Rick Kelly has been a technology specialist with Fairfax County Public Schools in Northern Virginia for 30 years, but he never experienced a connection with school leadership like he did in September.
That is when Superintendent Michelle Reid accepted an invitation from Kelly to attend a powwow hosted by the Nottoway Indian Tribe of Virginia, of which Kelly is a member.
The event was held in Surry, Virginia, which was about a three-hour trip for Reid.
“We share our culture during our powwow,” said Kelly. “It’s a gathering of Native American people and it’s a celebration.”
Kelly said he introduced Reid to the group as an “honored guest.”
“She participated by coming into the dance circle and actually dancing,” Kelly explained. “To have the leader of the largest school system in this area take the time to come down was a personal honor.”
It’s something Kelly has highlighted over the past month, which is recognized as National Native American Heritage Month.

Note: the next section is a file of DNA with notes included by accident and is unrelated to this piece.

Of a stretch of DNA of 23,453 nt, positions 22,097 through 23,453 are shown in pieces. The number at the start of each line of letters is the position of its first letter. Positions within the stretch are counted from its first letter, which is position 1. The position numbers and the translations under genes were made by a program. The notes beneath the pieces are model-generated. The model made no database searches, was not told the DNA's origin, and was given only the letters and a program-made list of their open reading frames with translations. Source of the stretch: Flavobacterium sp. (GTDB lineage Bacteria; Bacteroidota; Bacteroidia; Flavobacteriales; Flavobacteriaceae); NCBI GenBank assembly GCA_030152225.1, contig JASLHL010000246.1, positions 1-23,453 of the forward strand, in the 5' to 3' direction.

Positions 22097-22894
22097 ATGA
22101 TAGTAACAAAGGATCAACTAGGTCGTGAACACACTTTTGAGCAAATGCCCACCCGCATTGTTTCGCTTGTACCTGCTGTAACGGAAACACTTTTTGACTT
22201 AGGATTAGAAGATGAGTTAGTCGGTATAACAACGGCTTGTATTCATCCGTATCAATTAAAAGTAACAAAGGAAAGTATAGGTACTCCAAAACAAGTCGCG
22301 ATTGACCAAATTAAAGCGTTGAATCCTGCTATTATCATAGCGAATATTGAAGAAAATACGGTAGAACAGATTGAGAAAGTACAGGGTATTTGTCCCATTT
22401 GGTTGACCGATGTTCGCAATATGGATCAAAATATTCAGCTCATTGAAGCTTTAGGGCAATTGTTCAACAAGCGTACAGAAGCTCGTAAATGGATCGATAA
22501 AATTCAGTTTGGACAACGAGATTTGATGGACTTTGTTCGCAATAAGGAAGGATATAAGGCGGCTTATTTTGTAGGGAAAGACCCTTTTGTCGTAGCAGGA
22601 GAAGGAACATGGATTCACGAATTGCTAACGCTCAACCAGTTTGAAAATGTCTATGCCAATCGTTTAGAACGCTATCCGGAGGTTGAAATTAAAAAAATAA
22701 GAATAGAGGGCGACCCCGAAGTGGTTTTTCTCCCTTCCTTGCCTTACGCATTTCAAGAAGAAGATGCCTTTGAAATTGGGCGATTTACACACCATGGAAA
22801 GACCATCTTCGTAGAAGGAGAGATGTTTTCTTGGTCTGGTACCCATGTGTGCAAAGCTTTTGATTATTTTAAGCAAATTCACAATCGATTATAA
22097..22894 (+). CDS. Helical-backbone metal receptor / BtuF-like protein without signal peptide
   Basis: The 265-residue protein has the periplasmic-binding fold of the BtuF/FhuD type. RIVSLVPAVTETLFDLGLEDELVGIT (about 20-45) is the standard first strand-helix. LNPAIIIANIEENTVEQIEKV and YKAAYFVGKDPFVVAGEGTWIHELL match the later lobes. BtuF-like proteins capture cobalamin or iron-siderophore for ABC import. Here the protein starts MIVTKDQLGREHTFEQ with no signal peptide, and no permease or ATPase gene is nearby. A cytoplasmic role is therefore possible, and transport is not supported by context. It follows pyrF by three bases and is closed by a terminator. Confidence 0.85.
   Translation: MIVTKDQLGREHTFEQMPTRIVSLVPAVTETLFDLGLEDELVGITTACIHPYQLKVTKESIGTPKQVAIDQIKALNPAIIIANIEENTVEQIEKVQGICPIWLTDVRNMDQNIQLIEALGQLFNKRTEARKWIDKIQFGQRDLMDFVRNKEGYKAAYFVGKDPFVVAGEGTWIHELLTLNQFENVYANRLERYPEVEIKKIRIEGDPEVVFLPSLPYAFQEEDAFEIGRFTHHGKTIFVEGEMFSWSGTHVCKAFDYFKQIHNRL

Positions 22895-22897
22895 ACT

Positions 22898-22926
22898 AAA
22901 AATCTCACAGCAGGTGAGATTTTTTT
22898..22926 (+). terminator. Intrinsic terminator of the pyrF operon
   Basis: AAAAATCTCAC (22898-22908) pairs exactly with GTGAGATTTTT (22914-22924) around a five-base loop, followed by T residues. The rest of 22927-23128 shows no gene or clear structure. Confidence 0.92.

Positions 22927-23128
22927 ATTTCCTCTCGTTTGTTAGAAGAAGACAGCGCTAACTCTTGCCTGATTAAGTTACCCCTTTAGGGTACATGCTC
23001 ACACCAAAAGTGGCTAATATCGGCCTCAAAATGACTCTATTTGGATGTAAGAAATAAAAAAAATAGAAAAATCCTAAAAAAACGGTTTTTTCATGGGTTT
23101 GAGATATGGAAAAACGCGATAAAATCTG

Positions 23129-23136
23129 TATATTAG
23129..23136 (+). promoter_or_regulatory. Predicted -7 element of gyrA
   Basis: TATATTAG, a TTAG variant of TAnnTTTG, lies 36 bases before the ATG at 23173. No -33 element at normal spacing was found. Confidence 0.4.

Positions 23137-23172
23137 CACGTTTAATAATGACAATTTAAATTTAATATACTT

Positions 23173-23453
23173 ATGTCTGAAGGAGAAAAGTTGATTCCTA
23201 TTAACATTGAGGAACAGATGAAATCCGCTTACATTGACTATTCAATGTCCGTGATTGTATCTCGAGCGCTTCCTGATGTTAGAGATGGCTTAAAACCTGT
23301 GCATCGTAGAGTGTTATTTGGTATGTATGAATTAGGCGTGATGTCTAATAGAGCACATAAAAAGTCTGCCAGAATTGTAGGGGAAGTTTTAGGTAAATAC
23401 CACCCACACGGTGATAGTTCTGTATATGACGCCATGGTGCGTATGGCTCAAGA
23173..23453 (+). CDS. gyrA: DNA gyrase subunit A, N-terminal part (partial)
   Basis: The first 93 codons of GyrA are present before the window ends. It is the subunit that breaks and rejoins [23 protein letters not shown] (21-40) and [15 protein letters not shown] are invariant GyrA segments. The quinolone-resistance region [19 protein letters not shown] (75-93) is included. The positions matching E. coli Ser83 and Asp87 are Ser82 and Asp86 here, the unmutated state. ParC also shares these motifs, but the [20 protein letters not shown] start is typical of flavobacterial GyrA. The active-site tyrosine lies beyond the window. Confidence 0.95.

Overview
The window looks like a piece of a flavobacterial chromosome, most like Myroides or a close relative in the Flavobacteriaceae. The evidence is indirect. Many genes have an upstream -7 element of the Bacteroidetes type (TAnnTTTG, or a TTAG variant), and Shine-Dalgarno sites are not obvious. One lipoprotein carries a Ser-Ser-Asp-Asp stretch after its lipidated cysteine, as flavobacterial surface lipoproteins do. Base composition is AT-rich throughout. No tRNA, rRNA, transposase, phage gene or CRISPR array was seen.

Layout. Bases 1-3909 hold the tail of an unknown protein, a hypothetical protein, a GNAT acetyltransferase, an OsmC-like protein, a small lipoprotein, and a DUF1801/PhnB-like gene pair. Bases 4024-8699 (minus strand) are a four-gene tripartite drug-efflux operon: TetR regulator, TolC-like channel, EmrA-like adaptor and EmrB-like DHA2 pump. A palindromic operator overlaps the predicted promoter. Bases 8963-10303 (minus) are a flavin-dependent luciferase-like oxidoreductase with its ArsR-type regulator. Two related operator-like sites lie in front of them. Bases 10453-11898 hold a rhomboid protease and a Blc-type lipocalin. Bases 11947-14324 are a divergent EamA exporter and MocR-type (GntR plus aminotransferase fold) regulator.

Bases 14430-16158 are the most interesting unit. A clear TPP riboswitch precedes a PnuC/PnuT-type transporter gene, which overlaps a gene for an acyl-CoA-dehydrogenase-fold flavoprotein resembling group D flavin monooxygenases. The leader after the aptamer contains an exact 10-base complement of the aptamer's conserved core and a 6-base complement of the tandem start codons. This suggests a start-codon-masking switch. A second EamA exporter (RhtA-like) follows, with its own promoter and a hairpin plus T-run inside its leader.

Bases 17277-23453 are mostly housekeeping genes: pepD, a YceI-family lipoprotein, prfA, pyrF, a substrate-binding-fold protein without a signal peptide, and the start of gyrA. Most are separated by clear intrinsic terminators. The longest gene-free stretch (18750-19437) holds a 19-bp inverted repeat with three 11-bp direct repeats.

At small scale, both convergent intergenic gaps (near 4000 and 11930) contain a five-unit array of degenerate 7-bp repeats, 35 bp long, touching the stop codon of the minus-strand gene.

According to a statement from the White House, “During National Native American Heritage Month, we celebrate indigenous peoples past and present and rededicate ourselves to honoring tribal sovereignty, promoting tribal self-determination and upholding the United States’ solemn trust and treaty responsibilities to tribal nations.”
“I took my challenge to explore Virginia to a new level,” Reid wrote in a school system blog. “What a wonderful opportunity to learn more about the Nottoway’s rich history in the Commonwealth.”
Kelly said that he previously worked for a large technology company, but his Native American roots attracted him to education.
“Native Americans are an active part of today’s culture and the values that we share are important and applicable to all Americans,” Kelly said. “Values are taught in the family, and both my mother and father taught me the importance of education as it was taught to them.”
Kelly said that working in education “had some meaning beyond earning a living.”